Buying a new car? Maybe wait for the chip shortage to end first

A Tesla crashes into parked cars again, a hyperloop explainer, Suburu's first EV, and the challenges plaguing EV adoption.
TNW View in browser →

It must be Friday, we meet again, dear Shifties!

 

A week in mobility wouldn't be complete without yet another semi-autonomous vehicle crash.

 

We've not only seen a blind Paralympian hit by a (driver-aided) shuttlebus at the Toyko Olympic Village, but also a Tesla Model 3, reportedly on Autopilot, crash into two parked cars in Florida.

 

Anyone would think it's a PR campaign launched by a car driver's lobby group. 

 

Speaking of bad PR, last week's newsletter layout was a total car crash for those of you unfortunate enough to open your newsletter on your smartphone. Big apologies from me, I will do my very best so it won't happen again! 

 

Beyond that, we also took a look this week at the semiconductor shortage, the impact of cobalt-free batteries, Lyft's plan for a robotaxi, and more.

 

Innovation in mobility is accelerating faster than a bank robber's getaway car. 

 

Let's put the pedal to the metal and move right in.

 

Buying a new car? Maybe wait for the chip shortage to end first

Carmakers have been hit hard by a shortage of silicon semiconductor chips  I reached out to those across the relevant industries to find out what it means for car buyers. 

The background:

Carmakers have been reporting to-market delays due to a global shortage in semiconductor chips. It's caused by a combination of factors, including COVID-19 manufacturing shutdowns, a fire in a processing plant, and bigger supply chain problems that left car makers unprepared. 

What's happening: 

Delays are inevitable for customers as carmakers wait for an increase in production.

However, the shortage could also be a catalyst for further R&D. There are two alternatives being developed: 

  1. Gallium nitride (GaN) which can conduct electrons better than silicon at lower manufacturing cost. This would allow electric cars to charge faster and save more energy by using up less carbon dioxide than usual.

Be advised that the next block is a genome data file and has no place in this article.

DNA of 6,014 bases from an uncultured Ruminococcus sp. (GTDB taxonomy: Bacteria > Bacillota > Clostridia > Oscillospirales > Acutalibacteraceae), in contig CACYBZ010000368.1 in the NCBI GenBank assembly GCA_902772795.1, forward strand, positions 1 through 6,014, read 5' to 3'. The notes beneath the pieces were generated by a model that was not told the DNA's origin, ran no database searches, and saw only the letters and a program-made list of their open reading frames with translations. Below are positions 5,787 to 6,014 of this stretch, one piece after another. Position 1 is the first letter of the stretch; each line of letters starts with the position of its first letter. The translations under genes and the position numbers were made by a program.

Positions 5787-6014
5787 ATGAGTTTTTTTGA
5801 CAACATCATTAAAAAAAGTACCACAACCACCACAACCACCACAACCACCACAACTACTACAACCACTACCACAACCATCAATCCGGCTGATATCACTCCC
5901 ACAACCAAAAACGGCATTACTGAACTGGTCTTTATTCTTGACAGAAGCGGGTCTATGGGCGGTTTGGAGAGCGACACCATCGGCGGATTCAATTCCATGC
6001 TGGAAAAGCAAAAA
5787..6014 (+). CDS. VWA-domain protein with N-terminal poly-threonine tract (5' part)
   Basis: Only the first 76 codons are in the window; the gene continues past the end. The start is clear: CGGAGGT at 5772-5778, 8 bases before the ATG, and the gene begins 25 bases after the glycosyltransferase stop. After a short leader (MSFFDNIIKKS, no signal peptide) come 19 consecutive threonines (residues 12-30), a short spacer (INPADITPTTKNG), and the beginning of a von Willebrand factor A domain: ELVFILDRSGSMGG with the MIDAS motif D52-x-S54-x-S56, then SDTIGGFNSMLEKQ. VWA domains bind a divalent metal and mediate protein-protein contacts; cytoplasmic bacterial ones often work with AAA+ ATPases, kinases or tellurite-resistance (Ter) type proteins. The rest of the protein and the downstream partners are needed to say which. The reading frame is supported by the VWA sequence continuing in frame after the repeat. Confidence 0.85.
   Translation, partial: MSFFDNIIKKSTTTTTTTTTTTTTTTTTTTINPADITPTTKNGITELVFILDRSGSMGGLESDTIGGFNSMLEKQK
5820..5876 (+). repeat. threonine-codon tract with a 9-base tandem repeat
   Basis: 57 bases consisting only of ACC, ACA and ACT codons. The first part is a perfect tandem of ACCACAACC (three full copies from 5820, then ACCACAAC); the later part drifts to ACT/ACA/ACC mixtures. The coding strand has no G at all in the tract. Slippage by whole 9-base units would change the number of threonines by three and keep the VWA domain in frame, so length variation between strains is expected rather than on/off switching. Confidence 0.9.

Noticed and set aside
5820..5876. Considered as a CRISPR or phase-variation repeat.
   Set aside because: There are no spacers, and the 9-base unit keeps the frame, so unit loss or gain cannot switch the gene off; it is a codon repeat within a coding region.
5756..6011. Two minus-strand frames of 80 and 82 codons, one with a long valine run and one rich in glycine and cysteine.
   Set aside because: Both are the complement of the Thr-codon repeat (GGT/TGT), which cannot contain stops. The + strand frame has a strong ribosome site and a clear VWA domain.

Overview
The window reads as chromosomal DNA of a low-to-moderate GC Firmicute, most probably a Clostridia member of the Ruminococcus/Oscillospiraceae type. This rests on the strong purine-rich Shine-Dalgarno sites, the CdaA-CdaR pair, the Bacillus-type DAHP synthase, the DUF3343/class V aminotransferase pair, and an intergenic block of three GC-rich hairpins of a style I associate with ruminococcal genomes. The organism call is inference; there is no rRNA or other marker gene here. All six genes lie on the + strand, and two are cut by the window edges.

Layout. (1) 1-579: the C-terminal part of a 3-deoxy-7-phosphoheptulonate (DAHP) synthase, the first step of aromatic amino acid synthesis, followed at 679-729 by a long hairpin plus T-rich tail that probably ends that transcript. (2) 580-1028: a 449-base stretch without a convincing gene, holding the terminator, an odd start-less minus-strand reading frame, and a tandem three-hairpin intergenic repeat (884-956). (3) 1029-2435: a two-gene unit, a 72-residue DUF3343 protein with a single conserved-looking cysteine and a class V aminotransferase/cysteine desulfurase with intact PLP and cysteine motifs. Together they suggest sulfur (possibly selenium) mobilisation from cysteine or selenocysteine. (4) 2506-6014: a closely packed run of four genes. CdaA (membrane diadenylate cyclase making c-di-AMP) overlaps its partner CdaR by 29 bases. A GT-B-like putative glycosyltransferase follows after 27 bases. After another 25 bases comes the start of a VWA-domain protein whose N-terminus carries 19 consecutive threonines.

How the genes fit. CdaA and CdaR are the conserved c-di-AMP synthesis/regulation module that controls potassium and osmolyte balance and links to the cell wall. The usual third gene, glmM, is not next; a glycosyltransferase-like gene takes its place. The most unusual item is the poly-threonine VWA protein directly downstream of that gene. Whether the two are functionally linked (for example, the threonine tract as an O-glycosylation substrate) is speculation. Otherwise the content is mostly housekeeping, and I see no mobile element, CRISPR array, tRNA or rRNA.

2. Chips made from photonic materials, which are smaller, run faster, and use less power.

A quick take:

COVID-19 factory shutdowns, a fire, and bigger supply chain pains have led to a shortage of semiconductor chips. This has resulted in a backlog of completed vehicles… except for their computers and processors. As a result, you should prepare to pay more and wait longer for the cars you want.

Want to know more? Read the full story here.

This week's top stories

Tesla on Autopilot crashes into two parked cars… again…

On Saturday morning, a 2019 Tesla Model 3, reportedly on Autopilot, crashed into two parked cars in Orlando, Florida.

The driver told officers that she was using Autopilot when the collision took place. Nevertheless, the incident will be under investigation to determine whether Autopilot caused or contributed to the crash.

It seems that Autopilot accidents are happening too often to be ignored.

Click here to find out more

We finally get a good look at Subaru's first EV: the Solterra

We're getting some exciting design offerings as carmakers make the transition to electric vehicles. This week, Subaru gave us a teaser of its next big thing, created in partnership with Toyota. 

Ok, we don't know that much, but it's a crossover, off-road, and all-weather electric vehicle. Most notably, it comes with standard symmetrical All-Wheel Drive.